and are indeed the tenet for the architecture of broadband regulation, which will be discussed here.
In Italy, broadband services are relatively a new issue, due to the low PC and Internet penetration rates,
compared to other European countries. The market is at its very beginning, and it is mostly composed of
DSL services and leased lines for large business users, while services based on satellite and fibre connections
(where available) are still of a limited relevance.
Italy also has a relative lack of alternative networks: the only complete broadband infrastructure consists of
Telecom Italia’s own network. Other broadband networks are less developed: only 4 per cent of Italian
households are connected to a CATV network, while only 10-15 per cent are linked to a satellite digital TV.
While several operators (such as Colt, Hermes, Worldcom) are building long-distance networks, fibre is
mainly deployed locally in the major urban areas, such as Milan and Rome. Wireless Local Loops are not yet
operational. The wireless delivery of broadband services is now at a very early stage, but it could play a very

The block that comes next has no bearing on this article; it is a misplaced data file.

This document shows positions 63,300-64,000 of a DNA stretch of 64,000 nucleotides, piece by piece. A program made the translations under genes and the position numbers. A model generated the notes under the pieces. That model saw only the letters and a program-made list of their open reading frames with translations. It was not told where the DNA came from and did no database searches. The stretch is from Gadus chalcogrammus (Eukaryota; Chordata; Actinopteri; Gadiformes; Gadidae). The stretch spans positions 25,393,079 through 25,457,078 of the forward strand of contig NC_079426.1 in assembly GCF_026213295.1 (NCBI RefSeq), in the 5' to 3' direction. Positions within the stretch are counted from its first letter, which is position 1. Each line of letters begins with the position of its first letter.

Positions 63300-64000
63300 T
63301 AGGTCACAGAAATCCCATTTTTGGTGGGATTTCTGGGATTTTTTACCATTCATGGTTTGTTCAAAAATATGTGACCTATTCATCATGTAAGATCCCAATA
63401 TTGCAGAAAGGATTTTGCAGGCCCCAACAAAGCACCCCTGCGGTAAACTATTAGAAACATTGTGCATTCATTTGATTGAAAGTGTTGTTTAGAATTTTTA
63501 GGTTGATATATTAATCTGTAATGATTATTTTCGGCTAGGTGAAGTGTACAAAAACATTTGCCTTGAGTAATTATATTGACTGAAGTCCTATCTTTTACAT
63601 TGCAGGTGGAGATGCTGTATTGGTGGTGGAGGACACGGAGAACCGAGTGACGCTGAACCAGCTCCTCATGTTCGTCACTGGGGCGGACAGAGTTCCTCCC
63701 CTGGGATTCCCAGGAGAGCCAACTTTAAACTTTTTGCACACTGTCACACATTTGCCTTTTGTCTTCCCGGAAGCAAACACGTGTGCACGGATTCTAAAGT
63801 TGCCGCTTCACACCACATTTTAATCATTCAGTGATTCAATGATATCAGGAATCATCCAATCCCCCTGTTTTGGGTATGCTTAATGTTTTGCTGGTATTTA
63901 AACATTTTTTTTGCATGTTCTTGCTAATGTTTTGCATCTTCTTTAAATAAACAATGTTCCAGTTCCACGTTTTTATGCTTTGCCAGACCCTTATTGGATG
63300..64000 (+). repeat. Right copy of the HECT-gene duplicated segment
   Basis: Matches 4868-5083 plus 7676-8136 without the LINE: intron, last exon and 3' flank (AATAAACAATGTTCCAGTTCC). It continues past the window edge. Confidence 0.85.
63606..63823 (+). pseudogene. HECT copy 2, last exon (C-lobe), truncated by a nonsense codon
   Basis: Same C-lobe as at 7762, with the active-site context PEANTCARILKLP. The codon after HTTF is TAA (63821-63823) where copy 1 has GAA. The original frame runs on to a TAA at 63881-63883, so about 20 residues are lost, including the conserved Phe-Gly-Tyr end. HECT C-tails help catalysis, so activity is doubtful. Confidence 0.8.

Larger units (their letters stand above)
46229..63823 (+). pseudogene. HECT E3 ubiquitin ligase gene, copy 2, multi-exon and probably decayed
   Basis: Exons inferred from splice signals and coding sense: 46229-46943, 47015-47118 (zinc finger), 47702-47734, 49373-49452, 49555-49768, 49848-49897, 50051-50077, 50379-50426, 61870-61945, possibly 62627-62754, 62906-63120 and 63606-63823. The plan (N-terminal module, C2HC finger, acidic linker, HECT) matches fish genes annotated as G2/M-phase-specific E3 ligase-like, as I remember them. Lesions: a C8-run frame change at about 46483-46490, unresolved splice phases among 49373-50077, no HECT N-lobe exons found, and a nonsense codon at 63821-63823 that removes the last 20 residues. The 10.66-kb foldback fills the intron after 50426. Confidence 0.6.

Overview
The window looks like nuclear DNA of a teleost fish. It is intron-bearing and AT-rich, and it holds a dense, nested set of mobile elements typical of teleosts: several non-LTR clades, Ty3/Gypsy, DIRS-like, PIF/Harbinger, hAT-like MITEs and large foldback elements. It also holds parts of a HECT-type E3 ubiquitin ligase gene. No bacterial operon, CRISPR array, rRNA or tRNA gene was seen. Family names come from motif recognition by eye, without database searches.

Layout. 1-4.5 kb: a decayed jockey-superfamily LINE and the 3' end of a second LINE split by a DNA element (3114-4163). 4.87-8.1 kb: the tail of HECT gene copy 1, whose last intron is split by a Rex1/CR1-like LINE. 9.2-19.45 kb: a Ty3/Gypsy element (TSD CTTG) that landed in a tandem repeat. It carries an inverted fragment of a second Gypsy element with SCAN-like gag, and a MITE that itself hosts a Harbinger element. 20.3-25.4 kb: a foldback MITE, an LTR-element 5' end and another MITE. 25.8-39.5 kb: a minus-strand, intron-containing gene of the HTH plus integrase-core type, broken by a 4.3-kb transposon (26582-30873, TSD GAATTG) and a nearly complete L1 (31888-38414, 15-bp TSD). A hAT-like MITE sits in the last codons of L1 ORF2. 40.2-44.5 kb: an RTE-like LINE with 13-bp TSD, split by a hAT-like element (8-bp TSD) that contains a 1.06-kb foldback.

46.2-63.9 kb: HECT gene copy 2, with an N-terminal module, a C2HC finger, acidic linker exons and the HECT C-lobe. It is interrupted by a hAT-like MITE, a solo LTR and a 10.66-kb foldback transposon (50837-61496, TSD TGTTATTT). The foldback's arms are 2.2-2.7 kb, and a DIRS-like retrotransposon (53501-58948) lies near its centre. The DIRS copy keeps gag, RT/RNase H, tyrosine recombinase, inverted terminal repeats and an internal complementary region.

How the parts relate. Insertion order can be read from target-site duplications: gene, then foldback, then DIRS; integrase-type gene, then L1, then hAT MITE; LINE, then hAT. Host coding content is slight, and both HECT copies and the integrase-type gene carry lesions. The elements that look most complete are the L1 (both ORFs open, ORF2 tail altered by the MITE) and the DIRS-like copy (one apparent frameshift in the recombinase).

important role in the future with GPRS and 3G UMTS technologies — this looks particularly promising in
Italy, given the very high degree of penetration of mobile telephony.
Following the European Union framework, the regulation of broadband services has so far mainly focused
on ensuring access and interconnection to Telecom Italia’s fixed broadband network, in particular with
mandatory unbundling of the local loop and wholesale offers to other operators for each retail broadband
services provided by the incumbent. Other regulatory measures have been taken in the field of digital TV,
imposing the use of a single technology for conditional access systems and limiting the share that any
operator can hold of exclusive broadcasting rights of major football matches. With reference to market
structure, a proposed concentration between an Internet portal (subsidiary of Telecom Italia) and a small TV
channel is currently disputed. The Administrative Court has rejected a decision by the Communications
Regulator (AGCOM) to stop the proposed takeover. The Appeals Court will rule on this matter in the